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Blog: Blog2
  • Writer's pictureTara Bordeaux

New Culture of Learning

Updated: May 10, 2020

"Why aren't we making learning fun and easy? " - Douglas Thomas.

That is the question I have pondered from the moment I walked into the doors of my first classroom. Actually, I think my 15-year-old self asked that question to almost every teacher whose class I found boring. To be fair, I could kind of be a little jerk back then, but still, the question still poses a significant inquiry. Why isn't school more fun?

When I became an educator, it was because I wanted to make a difference. Not only did I want to make learning fun for my students, but I also wanted to advocate for change in the entire educational system. If we do not make learning fun, how can we expect students to stay engaged?

From the very first day of school, I tell my students that I want them to learn how to play.

Instead of the traditional reading of a syllabus, or even icebreakers, I give my kids two activities that day that help welcome them back to school with creativity and simplicity. When students walk into the class, music is playing and I greet them at the door in some crazy costume. Immediately, this interaction separates my classroom from most.

When they find a seat, they also find a paper plate and a mini can of Playdoh. I got this idea from Dave Burgess in his book, Teach Like a Pirate. (Irony - I dressed up like a pirate before reading the book after a friend bought it for me. Great fast read. Highly suggest it!)

There are different ways to use the PlayDoh. I use it to get an idea of how my students think, what interests they have, and what levels of creativity they are at on day one. It also allows me to speak to students individually versus forcing dialogue with a group.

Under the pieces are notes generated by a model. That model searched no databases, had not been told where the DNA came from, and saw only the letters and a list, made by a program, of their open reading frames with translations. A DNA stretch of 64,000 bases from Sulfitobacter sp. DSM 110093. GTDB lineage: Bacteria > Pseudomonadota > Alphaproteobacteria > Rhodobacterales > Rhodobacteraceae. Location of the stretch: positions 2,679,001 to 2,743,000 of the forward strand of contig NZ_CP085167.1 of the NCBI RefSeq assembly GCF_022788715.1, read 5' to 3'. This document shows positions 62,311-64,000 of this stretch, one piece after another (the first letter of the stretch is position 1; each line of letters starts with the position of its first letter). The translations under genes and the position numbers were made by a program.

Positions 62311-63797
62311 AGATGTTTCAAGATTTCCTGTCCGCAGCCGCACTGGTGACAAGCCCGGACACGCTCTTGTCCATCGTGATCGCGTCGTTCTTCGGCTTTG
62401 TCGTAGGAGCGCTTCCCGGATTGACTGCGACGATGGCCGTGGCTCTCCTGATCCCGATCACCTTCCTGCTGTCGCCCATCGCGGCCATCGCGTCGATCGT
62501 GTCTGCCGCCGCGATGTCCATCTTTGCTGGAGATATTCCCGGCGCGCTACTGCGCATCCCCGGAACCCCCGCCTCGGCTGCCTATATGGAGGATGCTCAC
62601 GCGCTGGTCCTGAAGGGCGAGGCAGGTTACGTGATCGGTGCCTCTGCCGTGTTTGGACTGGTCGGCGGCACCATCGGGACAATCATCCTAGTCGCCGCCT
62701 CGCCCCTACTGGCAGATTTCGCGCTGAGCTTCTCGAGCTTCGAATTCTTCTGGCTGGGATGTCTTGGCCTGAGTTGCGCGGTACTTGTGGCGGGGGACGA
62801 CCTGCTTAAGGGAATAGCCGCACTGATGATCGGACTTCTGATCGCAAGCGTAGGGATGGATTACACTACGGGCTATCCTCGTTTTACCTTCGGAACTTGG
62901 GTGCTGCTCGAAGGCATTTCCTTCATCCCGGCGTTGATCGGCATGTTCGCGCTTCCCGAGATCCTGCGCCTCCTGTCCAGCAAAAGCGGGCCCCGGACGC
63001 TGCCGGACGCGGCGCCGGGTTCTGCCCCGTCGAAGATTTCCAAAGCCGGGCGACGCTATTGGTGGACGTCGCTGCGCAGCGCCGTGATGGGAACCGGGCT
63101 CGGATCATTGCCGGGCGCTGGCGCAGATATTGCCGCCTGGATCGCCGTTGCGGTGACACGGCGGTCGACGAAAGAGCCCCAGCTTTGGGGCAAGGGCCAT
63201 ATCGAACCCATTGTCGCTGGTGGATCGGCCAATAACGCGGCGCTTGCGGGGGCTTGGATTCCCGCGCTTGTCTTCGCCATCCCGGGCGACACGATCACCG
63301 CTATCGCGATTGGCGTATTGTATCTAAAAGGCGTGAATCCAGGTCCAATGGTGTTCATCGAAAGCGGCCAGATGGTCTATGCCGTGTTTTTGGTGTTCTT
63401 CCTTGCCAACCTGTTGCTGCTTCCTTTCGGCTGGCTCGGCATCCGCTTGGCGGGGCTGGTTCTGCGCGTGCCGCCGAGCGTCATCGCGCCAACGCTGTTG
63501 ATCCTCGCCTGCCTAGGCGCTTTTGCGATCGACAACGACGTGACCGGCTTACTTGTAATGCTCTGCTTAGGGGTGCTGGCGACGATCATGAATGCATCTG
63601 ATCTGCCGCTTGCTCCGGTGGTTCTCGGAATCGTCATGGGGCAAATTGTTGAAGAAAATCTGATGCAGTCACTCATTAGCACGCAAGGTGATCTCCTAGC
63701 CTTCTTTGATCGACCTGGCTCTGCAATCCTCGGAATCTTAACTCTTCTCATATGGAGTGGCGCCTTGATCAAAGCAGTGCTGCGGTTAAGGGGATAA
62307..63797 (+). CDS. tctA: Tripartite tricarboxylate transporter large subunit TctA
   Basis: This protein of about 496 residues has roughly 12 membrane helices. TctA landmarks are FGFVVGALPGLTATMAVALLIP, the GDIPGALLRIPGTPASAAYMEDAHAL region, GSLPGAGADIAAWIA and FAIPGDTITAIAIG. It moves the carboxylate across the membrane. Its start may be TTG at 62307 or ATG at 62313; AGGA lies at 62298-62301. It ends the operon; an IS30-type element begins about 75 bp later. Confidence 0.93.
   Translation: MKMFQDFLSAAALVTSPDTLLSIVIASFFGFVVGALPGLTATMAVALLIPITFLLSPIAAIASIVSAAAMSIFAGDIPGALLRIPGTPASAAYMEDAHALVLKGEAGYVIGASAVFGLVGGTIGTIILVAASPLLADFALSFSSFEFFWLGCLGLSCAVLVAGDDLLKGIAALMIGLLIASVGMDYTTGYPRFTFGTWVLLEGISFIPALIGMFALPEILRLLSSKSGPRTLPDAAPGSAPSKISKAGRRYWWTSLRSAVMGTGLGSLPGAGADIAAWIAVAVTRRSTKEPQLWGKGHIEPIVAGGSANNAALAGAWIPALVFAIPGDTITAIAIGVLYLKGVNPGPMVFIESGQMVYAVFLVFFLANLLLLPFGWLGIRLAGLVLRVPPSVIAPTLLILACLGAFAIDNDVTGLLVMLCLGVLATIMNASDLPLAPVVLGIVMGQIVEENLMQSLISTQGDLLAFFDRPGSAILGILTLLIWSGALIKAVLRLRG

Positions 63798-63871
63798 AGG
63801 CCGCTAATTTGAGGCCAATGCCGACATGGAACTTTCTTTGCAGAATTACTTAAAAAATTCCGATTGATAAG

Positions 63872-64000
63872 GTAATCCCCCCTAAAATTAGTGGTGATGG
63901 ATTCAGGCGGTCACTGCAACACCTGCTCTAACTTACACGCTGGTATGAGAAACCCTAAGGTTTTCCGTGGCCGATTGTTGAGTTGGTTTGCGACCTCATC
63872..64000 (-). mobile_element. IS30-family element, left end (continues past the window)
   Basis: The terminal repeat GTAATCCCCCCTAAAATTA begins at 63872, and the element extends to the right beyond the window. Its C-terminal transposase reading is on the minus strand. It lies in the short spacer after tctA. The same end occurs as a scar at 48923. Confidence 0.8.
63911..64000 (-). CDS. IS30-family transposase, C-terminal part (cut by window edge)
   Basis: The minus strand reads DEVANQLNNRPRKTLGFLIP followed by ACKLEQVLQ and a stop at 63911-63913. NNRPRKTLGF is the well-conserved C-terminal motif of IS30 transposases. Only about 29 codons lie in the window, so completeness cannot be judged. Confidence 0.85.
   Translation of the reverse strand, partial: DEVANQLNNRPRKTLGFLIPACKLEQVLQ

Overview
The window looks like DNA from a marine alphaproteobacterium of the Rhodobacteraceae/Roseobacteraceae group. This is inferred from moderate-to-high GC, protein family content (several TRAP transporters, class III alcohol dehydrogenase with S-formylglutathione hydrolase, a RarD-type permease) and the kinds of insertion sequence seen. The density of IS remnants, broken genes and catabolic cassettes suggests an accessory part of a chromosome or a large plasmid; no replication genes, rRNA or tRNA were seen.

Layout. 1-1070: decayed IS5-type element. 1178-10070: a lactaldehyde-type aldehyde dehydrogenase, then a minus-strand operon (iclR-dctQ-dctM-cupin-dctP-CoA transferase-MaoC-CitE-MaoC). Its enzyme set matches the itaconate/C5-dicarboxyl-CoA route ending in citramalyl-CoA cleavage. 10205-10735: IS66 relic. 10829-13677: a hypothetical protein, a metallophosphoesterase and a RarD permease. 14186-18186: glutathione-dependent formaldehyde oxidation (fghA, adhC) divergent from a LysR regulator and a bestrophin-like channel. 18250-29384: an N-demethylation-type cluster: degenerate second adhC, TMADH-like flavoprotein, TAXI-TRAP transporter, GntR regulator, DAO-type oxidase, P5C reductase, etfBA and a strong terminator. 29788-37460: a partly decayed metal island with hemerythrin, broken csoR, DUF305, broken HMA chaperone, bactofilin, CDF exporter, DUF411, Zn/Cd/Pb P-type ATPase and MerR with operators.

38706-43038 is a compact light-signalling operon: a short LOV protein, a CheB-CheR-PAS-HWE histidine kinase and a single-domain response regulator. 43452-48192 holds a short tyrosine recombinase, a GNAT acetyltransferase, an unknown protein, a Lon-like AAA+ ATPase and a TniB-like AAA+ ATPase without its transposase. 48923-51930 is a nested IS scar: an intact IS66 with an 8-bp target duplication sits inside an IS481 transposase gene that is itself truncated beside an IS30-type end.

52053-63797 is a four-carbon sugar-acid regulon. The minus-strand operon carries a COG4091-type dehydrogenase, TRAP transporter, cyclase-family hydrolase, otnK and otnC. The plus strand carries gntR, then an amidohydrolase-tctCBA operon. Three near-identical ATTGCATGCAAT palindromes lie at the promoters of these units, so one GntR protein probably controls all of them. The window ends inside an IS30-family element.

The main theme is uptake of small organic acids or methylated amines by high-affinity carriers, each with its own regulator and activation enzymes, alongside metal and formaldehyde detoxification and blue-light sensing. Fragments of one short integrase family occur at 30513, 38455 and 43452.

The first day is always interesting learning about the students and watching them create tiny little masterpieces out of PlayDoh. It is one of my favorite days, because there is minimal lecture, and maximum creativity.

For years, I have tried to create a fun, engaging learning environment for my students. What I have learned this year, is that there are aspects of my teaching that I really want to revamp to transform my classroom into a more significant learning environment. I have always given students options, but what I realize now is that within those options, I missed the opportunity to let them have more input in their own learning.

Inspired by the COVA model, I am trying to create a stronger culture of learning and more significant learning environment. I highly suggest checking out the work of Dr. Dwayne Harapnuik and Dr. Tilisa Thibodeaux from Lamar's Educational Leadership (Digital Learning & Leading) department to learn more about the COVA model. Both of them provide a plethora of information on their sites.

My biggest challenge is trying to find the balance between providing more student choice and ensuring all of my students master the required skills to receive college credit for the course. I believe that if I focus more on creating lessons that are more student-centered with an emphasis on how it connects to the real-world, I will be able to transform my learning environment in the right direction.

Authentic learning opportunities enhance my student's experiences and aid in preparing them to be college, career, and life ready. I just have to keep an open mind and not lose sight of my ability to play as well.

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